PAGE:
4. Intensities (ordinate values) must be internally normalized to obtain amounts of materials (i.e. numbers of moles of substances or of ions), and back calculated to the values associated with the original spectrum, on an agreed upon measure of the amount of that species (such as biomass weight, protein mass etc.). This absolutely requires accurate metadata. The amounts are proportional to peak areas (or volumes) NOT peak heights; appropriate numerical or analytical integration procedures must be correctly applied, taking due account of baseline drift, phasing errors and peak overlap.
  5. For isotopomer and isotopologue analyses, the intensities are usually expressed as mole fractions (“enrichments”). As these are ratios, normalization to cell amount is not needed. For MS, the natural abundance needs to be corrected. Software is available for this [cf. Moseley (2010) Correcting for the effects of natural abundance in stable isotope resolved metabolomics experiments involving ultra-high resolution mass spectrometry. BMC Bioinformatics 11,139]
  6. Spectral features need to be mapped onto identifiable molecules (“assignment”), using the available spectral information, and by reference to our own and other public databases.
  7. For “profiling” typically one is concerned with case-control comparisons, which require large numbers of specimens (each unique). Multivariate statistics are generally appropriate for initial analyses- are the groups different? What is different about these groups? PCA and OPLSDA may be used.  Consultation with the Biostatisticians is advised.
  8. Normalization. To compare case and control, the quantity of each metabolite must be normalized to the appropriate amount of specimen. Cell number is generally not appropriate as cell volumes vary widely among types, and also in response to treatment. Total biomass or a surrogate may be appropriate (e.g. dry weight, total protein, total DNA).
  9. For fractional enrichment, no further normalization is required.

Total DNA may not be appropriate in a case-control study because the amount of DNA per cell varies twofold during the cell cycle, and the control and treated samples do not necessarily have the same cell cycle distribution. Comparison of different cell types is then further compromised where there are different numbers of chromosomes present (diploid G1 normal cell, triploid cancer cell, tetraploid cells arrested at G2/M).  Protein analysis of small samples may be imprecise.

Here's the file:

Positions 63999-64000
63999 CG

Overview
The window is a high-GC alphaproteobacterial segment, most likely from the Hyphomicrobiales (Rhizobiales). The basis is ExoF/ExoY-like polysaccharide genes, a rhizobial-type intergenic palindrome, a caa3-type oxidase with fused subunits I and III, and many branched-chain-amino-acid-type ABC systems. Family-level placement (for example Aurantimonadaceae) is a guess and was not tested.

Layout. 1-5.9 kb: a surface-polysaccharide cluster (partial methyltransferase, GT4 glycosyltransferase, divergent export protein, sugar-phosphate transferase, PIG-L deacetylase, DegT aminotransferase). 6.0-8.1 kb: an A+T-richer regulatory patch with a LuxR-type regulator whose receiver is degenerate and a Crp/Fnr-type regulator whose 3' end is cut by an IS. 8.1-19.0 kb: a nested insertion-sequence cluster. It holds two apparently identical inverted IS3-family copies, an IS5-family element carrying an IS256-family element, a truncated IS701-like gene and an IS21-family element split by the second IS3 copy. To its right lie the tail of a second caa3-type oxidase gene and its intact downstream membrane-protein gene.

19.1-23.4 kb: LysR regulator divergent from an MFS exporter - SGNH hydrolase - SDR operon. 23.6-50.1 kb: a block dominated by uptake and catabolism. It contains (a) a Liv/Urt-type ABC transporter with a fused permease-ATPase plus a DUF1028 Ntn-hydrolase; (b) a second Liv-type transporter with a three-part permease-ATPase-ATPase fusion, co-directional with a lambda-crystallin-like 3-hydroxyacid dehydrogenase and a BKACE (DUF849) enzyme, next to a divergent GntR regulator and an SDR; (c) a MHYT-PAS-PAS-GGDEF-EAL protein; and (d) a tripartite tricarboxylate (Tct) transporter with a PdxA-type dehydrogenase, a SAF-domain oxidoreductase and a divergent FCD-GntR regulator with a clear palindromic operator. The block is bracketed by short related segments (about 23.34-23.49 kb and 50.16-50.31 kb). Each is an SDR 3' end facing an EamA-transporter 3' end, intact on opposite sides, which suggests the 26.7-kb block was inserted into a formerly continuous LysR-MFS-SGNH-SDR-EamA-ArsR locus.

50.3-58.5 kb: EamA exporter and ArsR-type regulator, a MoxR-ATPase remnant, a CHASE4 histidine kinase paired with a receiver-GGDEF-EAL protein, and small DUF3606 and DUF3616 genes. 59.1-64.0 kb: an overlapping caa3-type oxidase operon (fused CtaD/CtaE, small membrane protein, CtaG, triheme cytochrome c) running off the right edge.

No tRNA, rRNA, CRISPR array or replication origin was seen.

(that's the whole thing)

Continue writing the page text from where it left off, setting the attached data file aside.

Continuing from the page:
Sometimes, internal normalization (i.e. ratio to one or more metabolites) is possible, but will be sample and problem specific.

  1. With SIRM studies, a question is often what pathways were impacted, which requires pathway tracing (SIRM) and biochemical expertise.

Quantitative analyses may also be carried out (e.g. what is the rate of nutrient utilization and waste product excretion). Kinetic models (flux analysis) based on enzymology can also be applied where needed. These studies need careful consideration of the time dependence of the biomass as a function of time for accurate normalization of rates. Flux: the number of moles of nutrients (e.g. glucose, glutamine) consumed and the number of moles of product excreted (e.g. lactate, alanine, glutamate) is measured as a function of time, producing a time course of consumption and excretion. To determine rates, it is essential to normalize to the functional unit of metabolism which is the amount of enzymes present in the system. This is proportional to the concentration of the enzymes times the relevant intracellular volume (unknown).

  1. With tracers, the time course of the isotopomer distributions can be determined, as can the fraction of glucose (glutamine) consumed that is converted to excreted product (e.g. lactate, alanine, glutamate).
  2. Further statistical analyses as needed should be carried out by statisticians versed in multivariate analyses.
  3. Flux analysis is complex and requires a sufficiently detailed quantifiable metabolic network model that can be numerically either at steady state or under non steady state conditions (cf. Zhang, X., Su, Y., Lane, A.N., Stromberg, A., Fan, T. W-M. and Wang, C. (2023).  Bayesian Kinetic Modeling for Tracer-Based Metabolomic Data. BMC Bioinformatics  24:108).